Like its uneasy relationship with Gandhi (how do you attack a meticulously devout Hindu who may be a Muslim-lover?), the Sangh parivar has an uneasy relationship with the modern Indian woman. How much freedom should she be allowed? The parivar may have travelled some distance from the barefoot, pregnant and in-the-kitchen mindset to the current Smriti Irani position. Ms Irani is the ideal, modern Indian woman for the parivar. In her body language, sartorial style, fluent opinions and exaggerated sindoor, she represents how far the parivar is prepared to go to accept modernity. The inestimable Ms Irani wouldn’t dream of wearing figure-hugging jeans, much less sip the occasional glass of white wine. Smriti, no doubt, works in the decadent and morally loose film industry, but she is fully protected by the indestructible Hindu ethos.
Pubs are anathema to the parivar. If a woman must go to a bar, she should be chaperoned by her husband and drink only fruit juice while hubby gets sloshed. That arrangement is acceptable. However, two or three or four girls going unescorted to a pub is against our Indian culture! Why? Firstly, these women are exercising independent choice—always a dangerous thing. Secondly, they are unaccompanied by either uncles or elders. Thirdly, and this is critical, pubs are places where innocent Hindu girls are trapped by Mohammedan men with the aid of alcohol and false promises. Thus, not only is a pub a location for alcoholic vice but a venue for Hindu-Muslim social commingling. Another worry: these Muslim males are invariably fair, handsome and virile, so our pure Hindu girls are easily lured. Consequently, pub culture is a source of twin evils: liquor and inter-communal intimacy. It is okay, even admirable, for Hindu men to have illicit sex before, during and after marriage, but for the Bharatiya nari, sex outside marriage is a sin guaranteed to send her straight to hell. Only when the parivar accepts that adult men and women have an equal right to do ‘evil’ will it come to terms with pub culture.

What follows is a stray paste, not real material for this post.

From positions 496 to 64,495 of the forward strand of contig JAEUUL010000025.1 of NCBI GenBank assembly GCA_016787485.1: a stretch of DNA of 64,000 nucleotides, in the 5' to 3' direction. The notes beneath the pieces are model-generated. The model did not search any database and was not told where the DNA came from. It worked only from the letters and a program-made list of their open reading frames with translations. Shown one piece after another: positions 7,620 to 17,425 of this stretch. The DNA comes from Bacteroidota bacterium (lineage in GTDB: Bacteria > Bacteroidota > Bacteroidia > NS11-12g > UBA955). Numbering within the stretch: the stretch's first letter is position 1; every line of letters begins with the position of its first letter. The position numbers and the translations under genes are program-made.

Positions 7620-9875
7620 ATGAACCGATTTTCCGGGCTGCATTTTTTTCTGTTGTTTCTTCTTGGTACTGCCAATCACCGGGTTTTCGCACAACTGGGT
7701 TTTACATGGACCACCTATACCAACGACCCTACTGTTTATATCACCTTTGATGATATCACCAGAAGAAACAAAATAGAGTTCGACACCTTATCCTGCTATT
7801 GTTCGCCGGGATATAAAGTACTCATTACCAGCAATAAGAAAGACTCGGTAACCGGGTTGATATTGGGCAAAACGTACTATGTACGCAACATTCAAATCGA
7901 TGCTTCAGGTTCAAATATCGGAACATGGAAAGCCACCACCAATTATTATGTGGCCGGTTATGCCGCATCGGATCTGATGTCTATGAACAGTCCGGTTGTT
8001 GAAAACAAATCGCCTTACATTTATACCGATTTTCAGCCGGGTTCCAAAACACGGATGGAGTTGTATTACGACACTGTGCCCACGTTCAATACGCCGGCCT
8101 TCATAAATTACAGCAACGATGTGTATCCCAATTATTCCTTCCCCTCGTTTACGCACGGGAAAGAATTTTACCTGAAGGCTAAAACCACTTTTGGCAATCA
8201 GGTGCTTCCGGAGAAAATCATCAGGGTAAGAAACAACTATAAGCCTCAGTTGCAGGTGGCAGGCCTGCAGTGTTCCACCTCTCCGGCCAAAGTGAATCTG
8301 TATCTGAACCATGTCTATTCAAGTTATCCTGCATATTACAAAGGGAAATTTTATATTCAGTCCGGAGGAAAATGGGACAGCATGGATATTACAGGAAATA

The American journalist-writer, H.L. Mencken, believed that once you put a few drinks inside a woman, you are 90 per cent sure of getting her into bed. If he were alive today, Mencken would be a card-carrying member of the BJP.
I thought notable features of this article by Vinod Mehta are;
1. An absurd frame of reference
2. An uncharacteristic and ironic allusion
3. An ambiguous position
I tried to check Vinod Mehta's previous usages of H L Mencken's quote.
THE celebrated American journalist, H.L. Mencken, cautioned his readers not to fret over howls of "rape of democracy" from political parties since, in all probability, not even a molestation would have occurred. As the BJP’s ‘rape’ protests mount, with the party threatening to move everything from the Supreme Court to buses on the streets of Lucknow, it would be prudent to coolly consider what manner of constitutional ‘subversion’ has taken place through Governor Romesh Bhandari’s decision to impose President’s rule.
Maybe Vinod Mehta wants to become H L Mencken of India. A person with an ambiguous attitude towards social issues. Or is he just bothered that Taliban has been trivialized to 'women beaters' thus echoing H L Mencken's sentiment about "rape of democracy"?
In my opinion, it is just a law and order situation. Any intellectual analysis is absurd. There is absolutely no difference between purity pollution rules of castes and of the religions they hate. The rules of these were sanctified in West Asia.